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The 7 - Current Events & Politics - Mexico threatens to sue the US over National Guard border patrols Register and log in to post!
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bash91
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#1 Posted on 17.5.06 1215.31
Reposted on: 17.5.13 1216.02
In one of the more interesting stories I've seen lately, it appears that the Mexican Government is threatening to sue the US (news.yahoo.com) if President Bush follows through on his proposal to send troops from the National Guard to border regions.
    Originally posted by Maria Montemayor
    Mexico said Tuesday that it would file lawsuits in U.S. courts if National Guard troops on the border become directly involved in detaining migrants.
    ...
    "If there is a real wave of rights abuses, if we see the National Guard starting to directly participate in detaining people ... we would immediately start filing lawsuits through our consulates," Foreign Secretary Luis Ernesto Derbez told a Mexico City radio station.


After the fairly reasonable discussion in this thread (The W), I'm wondering what people think about both the proposal and the threat from the Mexican government.
Personally, I'm not sure that the National Guard proposal is anything more than a symbolic move designed to appeal to the GOP base that Bush has alienated. I just don't see one person guarding every three miles of border (I know it doesn't work that way but it sure makes for a good illustration of the symbolic nature of the act) as an effective deterrent. I don't see much practical value in the proposal and I doubt it will do anything other than irritate an already irritated base when they feel that Bush is pandering to them and not taking their concerns seriously.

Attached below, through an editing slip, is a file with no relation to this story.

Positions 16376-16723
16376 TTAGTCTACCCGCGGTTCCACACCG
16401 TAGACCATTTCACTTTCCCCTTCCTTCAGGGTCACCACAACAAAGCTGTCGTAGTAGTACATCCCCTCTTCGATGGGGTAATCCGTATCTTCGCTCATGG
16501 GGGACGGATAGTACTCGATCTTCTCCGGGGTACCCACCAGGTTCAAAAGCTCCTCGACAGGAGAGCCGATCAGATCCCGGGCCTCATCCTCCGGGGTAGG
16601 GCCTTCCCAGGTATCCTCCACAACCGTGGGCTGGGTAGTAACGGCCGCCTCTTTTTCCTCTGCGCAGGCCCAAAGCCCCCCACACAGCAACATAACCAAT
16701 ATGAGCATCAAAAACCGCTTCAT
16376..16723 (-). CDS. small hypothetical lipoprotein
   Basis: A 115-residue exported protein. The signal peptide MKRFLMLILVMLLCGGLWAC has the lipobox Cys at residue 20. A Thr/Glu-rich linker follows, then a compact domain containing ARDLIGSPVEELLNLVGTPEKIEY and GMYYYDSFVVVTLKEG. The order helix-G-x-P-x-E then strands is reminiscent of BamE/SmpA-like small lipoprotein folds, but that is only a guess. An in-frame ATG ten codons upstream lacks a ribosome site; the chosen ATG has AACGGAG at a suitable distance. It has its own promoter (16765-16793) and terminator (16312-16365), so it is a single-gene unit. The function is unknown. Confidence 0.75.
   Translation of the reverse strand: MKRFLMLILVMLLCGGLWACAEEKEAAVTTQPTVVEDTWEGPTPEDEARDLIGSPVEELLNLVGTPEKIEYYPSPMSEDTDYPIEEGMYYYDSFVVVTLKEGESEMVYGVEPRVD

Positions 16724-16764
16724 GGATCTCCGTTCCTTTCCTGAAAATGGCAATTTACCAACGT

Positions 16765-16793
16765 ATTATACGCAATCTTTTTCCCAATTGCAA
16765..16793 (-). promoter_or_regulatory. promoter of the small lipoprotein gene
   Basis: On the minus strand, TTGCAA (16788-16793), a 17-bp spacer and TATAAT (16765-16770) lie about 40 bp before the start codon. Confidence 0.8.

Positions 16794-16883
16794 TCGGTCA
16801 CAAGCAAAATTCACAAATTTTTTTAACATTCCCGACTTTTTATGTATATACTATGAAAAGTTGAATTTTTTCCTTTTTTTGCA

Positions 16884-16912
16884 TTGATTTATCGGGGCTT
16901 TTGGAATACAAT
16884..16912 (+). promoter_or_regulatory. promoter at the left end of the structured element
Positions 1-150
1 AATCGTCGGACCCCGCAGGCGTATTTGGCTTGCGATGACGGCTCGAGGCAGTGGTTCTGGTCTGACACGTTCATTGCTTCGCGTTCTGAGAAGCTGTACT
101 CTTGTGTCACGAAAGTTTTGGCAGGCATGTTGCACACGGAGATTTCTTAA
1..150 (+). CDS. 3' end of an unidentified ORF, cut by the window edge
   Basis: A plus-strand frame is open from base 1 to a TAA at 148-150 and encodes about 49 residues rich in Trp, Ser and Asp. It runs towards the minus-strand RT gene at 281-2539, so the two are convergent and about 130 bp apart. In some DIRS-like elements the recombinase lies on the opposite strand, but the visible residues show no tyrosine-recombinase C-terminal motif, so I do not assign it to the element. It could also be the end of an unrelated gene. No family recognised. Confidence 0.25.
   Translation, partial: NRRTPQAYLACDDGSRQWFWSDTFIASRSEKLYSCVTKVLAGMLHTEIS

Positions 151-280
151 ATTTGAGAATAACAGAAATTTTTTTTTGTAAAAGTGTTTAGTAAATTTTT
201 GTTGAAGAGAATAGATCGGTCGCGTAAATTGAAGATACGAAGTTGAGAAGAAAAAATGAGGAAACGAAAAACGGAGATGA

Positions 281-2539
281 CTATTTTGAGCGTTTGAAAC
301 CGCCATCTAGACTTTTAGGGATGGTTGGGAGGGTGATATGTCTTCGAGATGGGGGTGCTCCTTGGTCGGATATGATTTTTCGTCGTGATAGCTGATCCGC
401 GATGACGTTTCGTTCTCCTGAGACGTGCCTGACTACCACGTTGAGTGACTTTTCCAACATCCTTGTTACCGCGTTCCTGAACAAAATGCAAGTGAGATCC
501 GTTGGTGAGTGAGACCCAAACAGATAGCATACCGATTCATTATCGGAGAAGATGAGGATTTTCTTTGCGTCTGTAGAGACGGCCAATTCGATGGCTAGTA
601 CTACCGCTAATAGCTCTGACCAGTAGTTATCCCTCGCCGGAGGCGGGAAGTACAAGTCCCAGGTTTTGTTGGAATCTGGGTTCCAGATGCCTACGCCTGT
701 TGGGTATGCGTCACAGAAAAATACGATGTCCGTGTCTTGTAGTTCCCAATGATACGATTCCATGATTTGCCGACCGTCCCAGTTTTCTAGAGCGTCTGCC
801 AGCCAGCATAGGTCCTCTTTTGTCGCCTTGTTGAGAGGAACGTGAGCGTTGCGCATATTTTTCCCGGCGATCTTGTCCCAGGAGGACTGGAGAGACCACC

As for the threat of lawsuits, I'm really wondering exactly what legal theory they're going to try to use to argue that a sovereign nation doesn't have the right to defend their borders in the way in which they see fit. I'm guessing for something out of the Universal Declaration of Human Rights (un.org), maybe based on Articles 13-15 or possibly taking the right to work angle and hanging it on Article 23. Of course, I'm also curious to see which publicity and sanction hungry lawyer will be willing to take the case, but that's more in the way of morbid curiosity than anything else.

Tim
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AWArulz
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#2 Posted on 17.5.06 1251.18